Friday 28th October 2016                 Change text size:

‘Unprecedented’ warmth of Arctic in 2012 saw ice melt to record low

U.S. Geological Survey via Flickr

2012 was one of the 10 warmest years globally and caused major changes in the Arctic region, according to the National Oceanic and Atmospheric Administration (NOAA).

Its 2012 State of the Climate report reveals that changes in the climate patterns and extreme weather have affected many of the world’s regions.

Last year’s average global sea surface temperature was among the 11 hottest years on record, with ocean heat content also remaining near record levels. Sea levels hit record high, having increased at an average rate of 3.2 mm per year over the past two decades.

Greenhouse gases – carbon dioxide, methane, and nitrous oxide – have constantly risen during 2012, going up to a global average of 392.6 parts per million (ppm), with CO2 exceeding 400 ppm in May.

However, the major change occurred in the Arctic region, which is warming faster than any other part of the world. Ice extent reached record low in September – 1.32m square miles, 18% lower than the previous record low extent registered in 2007 – while Antarctica ice showed a record high, again because of global temperature increase.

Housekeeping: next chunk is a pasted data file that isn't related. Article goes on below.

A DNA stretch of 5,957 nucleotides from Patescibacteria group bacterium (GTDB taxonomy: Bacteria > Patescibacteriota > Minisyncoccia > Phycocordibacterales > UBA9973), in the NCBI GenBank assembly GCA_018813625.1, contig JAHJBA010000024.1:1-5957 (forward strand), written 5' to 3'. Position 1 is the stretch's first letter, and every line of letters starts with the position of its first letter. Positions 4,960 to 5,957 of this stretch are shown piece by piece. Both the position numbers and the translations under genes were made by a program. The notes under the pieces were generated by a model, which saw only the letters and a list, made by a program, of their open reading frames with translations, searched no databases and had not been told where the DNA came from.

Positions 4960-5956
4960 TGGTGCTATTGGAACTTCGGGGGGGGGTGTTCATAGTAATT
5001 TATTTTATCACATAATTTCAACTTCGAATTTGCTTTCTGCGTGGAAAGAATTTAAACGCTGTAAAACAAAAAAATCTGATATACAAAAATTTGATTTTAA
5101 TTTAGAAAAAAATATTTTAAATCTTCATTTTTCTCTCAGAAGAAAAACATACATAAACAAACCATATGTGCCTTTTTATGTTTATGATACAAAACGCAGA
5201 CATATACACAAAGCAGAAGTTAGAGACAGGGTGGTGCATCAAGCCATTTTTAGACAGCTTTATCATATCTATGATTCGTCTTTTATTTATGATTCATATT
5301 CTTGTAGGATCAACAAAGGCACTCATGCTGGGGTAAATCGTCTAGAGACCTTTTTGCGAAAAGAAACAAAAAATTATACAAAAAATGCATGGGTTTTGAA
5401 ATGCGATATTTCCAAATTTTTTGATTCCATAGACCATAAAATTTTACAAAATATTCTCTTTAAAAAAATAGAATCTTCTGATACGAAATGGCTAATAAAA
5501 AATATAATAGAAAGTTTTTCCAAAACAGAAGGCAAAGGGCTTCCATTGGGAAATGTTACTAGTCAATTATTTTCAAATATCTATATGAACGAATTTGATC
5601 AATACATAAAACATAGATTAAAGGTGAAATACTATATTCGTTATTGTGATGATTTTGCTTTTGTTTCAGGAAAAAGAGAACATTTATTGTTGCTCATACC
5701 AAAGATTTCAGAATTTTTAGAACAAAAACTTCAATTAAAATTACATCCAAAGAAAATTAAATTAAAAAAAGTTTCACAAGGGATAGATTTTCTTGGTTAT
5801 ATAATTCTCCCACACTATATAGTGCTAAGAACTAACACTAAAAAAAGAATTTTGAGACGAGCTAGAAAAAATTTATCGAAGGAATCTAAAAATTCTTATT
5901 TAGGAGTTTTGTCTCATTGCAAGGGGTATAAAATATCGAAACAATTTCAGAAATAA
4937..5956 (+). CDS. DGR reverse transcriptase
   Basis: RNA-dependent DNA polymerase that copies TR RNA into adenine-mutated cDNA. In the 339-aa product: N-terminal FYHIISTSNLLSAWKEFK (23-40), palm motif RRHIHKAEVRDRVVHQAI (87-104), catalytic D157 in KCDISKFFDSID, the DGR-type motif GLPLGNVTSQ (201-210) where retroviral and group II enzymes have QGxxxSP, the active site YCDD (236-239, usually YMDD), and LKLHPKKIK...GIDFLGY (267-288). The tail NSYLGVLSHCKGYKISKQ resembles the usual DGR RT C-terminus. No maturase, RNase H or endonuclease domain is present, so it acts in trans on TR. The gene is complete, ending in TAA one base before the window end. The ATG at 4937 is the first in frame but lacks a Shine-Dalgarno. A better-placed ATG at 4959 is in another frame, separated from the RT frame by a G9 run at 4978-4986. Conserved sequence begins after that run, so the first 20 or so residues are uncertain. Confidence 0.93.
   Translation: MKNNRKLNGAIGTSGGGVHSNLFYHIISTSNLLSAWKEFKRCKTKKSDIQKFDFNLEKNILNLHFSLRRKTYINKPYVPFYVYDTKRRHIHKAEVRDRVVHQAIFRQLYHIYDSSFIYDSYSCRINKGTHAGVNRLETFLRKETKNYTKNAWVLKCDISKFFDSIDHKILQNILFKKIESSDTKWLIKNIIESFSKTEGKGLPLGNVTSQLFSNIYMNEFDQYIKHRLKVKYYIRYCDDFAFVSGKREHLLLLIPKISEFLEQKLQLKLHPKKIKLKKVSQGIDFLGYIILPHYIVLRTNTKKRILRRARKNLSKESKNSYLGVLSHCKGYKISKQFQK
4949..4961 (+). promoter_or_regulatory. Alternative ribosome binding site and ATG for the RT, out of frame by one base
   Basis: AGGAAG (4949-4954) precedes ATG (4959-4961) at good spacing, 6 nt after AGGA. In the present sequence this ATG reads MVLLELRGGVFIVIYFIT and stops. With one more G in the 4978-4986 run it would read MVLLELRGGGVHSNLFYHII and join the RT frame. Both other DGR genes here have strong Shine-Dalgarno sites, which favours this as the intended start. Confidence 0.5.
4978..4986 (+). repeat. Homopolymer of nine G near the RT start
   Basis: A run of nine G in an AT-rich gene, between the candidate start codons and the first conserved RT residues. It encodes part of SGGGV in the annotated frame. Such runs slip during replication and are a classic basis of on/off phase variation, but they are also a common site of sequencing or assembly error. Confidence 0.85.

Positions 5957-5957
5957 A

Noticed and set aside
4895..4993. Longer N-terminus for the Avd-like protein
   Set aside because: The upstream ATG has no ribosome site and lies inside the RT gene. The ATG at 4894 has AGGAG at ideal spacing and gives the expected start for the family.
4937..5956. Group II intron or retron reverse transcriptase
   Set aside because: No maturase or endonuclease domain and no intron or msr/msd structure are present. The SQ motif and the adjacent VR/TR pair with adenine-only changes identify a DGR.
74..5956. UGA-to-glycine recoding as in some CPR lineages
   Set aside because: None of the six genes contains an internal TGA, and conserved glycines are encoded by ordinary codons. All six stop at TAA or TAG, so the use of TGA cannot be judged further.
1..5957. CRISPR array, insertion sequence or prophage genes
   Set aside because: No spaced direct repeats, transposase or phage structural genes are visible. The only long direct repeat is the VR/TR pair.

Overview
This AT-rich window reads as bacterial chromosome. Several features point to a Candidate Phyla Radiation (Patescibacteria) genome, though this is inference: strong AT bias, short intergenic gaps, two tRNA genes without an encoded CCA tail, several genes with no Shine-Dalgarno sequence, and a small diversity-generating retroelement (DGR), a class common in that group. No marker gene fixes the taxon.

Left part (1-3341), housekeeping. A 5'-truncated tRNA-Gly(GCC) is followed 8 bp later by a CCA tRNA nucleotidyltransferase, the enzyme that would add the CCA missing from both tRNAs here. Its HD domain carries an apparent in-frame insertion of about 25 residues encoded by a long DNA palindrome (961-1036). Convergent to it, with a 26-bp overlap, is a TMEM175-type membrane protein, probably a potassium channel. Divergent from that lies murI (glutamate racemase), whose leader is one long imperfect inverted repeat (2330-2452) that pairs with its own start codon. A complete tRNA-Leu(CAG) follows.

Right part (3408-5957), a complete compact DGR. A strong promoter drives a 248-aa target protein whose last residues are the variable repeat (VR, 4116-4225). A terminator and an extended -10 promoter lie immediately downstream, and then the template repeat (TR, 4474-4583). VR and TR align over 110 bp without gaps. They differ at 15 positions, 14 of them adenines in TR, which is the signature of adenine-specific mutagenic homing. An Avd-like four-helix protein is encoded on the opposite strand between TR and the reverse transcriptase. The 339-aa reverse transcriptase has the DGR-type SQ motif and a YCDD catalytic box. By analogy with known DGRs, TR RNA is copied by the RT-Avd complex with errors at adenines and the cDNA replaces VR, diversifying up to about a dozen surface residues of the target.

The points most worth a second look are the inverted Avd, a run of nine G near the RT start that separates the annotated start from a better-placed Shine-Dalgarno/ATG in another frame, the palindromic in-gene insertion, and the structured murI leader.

Acting NOAA administrator Kathryn D Sullivan said, “Many of the events that made 2012 such an interesting year are part of the long-term trends we see in a changing and varying climate — carbon levels are climbing, sea levels are rising, Arctic sea ice is melting, and our planet as a whole is becoming a warmer place.

Meanwhile, a team of scientists have found the body of a dead polar bear, “little more than skin and bones”, in Svalbard, Norway, which they believed has died from starvation because of the lack of ice, which is necessary for polar bears to hunt seals.

Further reading:

Melting arctic could cost economy trillions as well as being environmentally catastrophic 

Greenland experiences ‘record high’ temperatures

Arctic ice reaches record low, with more melting expected

Arctic sea ice loses 36% volume in a decade

The Arctic: an untouched frontier made vulnerable by greed

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